Friday, March 26, 2010

The first late night in a while

Perhaps I'm simply odd, but there is a part of me that very much enjoys staying up late writing. (Of course, that's the same part that is tempted to spell "writing" as "righting," so perhaps I am crazy.) Watching my wife work, I increasingly recognize that perhaps this is simply an oddity of writers.

I am rarely up this late anymore, thanks to the demands of a regular-hours job (and trust me: that is a good thing). I do occasionally miss the flexible schedule of college, especially as I often had the freedom to stay up late writing (or composing) and thinking. The only reason I am able to be up so late tonight is because I have lab time scheduled late tomorrow evening (from 7 to 10 pm) and I am only allowed to work 4 hours a day, tops, right now.

Whether because my brain is simply in a more meditative mood thanks to the late hour, or for some other reason, I find that I do much of my best reflective writing late at night. I also do some of my best composing late at night. A few years ago, I was working on a very tight deadline on a composition project and spent a number of late nights churning out the notes. The music I put out ended up being my single favorite chamber piece I composed in all of college, though I wrote it in less than 3 weeks. Similarly, many of my favorite blog posts over the years were published after midnight.

I am not the only person to find late hours productive. In addition to my aforementioned wife, I know that many writers have historically found the night a good time to work, as have many of the great men of God. Part of the reason, I suspect, is that there are far fewer distractions available late at night than there are during the day. The world is a far quieter place—even in our technologically humming age—when the sun has gone down and the rumble of traffic has died to a minimum. A little gentle music (or simply the steady pulse of a clock's ticking) and the tapping of a keyboard or the stroke of a pen are very beautiful things indeed.

Jaimie and I were discussing Karl Marx today, as she's been reading his work for a "Books of Western Civilization" class she's enrolled in. It struck me that the Marxist countries have never really known what to do with their artists, except use them as propagandists... and the reason is simple: Marx's philosophy had no room for art. For all his rejection of the symptoms of modernity's emptiness, he only substituted one form of utilitarianism for another. Just as capitalism has little understanding of the value of art in and of itself, tending either to ignore art or abuse it beyond recognition, socialism finds no room for art that is not directed at some societal end.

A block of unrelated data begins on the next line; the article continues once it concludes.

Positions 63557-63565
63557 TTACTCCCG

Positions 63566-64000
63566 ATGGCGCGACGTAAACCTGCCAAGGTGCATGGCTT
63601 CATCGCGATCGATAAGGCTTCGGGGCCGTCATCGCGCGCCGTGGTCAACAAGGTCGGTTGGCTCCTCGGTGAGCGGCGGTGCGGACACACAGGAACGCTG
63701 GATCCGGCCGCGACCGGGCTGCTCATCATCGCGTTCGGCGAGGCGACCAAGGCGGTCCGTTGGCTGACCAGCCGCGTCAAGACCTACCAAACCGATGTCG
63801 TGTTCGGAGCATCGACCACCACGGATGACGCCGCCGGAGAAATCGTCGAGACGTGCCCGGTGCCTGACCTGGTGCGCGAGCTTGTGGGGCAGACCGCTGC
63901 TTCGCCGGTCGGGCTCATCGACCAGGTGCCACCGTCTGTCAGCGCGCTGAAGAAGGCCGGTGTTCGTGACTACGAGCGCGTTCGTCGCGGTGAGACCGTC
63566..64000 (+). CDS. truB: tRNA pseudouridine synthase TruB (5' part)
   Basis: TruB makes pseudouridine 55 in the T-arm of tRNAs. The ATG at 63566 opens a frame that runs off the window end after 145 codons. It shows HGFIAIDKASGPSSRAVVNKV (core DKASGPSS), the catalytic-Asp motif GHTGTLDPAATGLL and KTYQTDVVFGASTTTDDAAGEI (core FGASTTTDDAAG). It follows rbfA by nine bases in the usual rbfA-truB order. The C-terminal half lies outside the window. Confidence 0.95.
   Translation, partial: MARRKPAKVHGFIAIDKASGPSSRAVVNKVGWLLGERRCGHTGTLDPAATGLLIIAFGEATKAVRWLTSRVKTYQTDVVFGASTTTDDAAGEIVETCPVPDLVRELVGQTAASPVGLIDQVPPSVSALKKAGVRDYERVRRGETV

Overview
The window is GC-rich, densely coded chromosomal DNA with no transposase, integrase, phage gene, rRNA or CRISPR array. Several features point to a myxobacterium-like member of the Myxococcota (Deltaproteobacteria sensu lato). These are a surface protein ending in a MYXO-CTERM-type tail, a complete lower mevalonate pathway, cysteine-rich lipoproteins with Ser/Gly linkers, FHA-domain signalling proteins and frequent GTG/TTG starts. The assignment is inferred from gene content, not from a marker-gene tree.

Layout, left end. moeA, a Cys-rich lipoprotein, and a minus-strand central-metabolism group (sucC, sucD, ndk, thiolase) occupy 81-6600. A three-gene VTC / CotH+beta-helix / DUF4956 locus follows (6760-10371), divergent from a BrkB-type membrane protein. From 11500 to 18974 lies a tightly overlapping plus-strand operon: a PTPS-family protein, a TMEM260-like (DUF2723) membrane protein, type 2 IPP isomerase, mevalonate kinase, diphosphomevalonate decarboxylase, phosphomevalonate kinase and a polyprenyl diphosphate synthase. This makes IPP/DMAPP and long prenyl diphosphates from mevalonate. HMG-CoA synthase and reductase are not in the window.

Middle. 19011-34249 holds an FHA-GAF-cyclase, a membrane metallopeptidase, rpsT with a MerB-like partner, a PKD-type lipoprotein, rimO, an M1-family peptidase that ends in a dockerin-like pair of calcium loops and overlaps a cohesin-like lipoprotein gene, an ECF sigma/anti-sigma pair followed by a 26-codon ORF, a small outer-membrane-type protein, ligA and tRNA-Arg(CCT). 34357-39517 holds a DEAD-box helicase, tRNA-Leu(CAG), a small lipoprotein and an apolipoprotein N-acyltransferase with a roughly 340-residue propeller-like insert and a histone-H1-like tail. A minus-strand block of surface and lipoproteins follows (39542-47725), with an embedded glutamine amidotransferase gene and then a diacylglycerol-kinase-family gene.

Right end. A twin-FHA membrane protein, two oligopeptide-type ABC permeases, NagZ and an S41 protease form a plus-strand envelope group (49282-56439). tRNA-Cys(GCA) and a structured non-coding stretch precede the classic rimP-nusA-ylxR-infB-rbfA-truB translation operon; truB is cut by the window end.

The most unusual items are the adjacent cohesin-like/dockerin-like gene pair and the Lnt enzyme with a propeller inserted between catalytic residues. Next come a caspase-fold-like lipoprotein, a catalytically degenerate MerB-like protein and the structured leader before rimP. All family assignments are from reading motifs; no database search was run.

Stephen Carradini shares one of my great passions: to change the world with art. It is harder to do than one might think... world-changing art is rare. I would argue it is rare for at least three reasons: first, that world-changing art must be exceptional in merit; second, that it must challenge its audience without so deeply affronting them that they ignore it; and finally, that it must say something ultimate, though its subject is usually incredibly mundane. Whether world-changing art is beneficial or not largely (perhaps entirely) depends on whether its author is working within a Christian framework (though whether he or she is doing so consciously is another issue entirely).

Sleep calls me, but art calls me as well. I wonder: is this the perpetual dilemma of every even slightly artistic soul, to be torn between health and the mad rush to create? If so, perhaps it is no coincidence that our Creator-God rested when he had made all that is.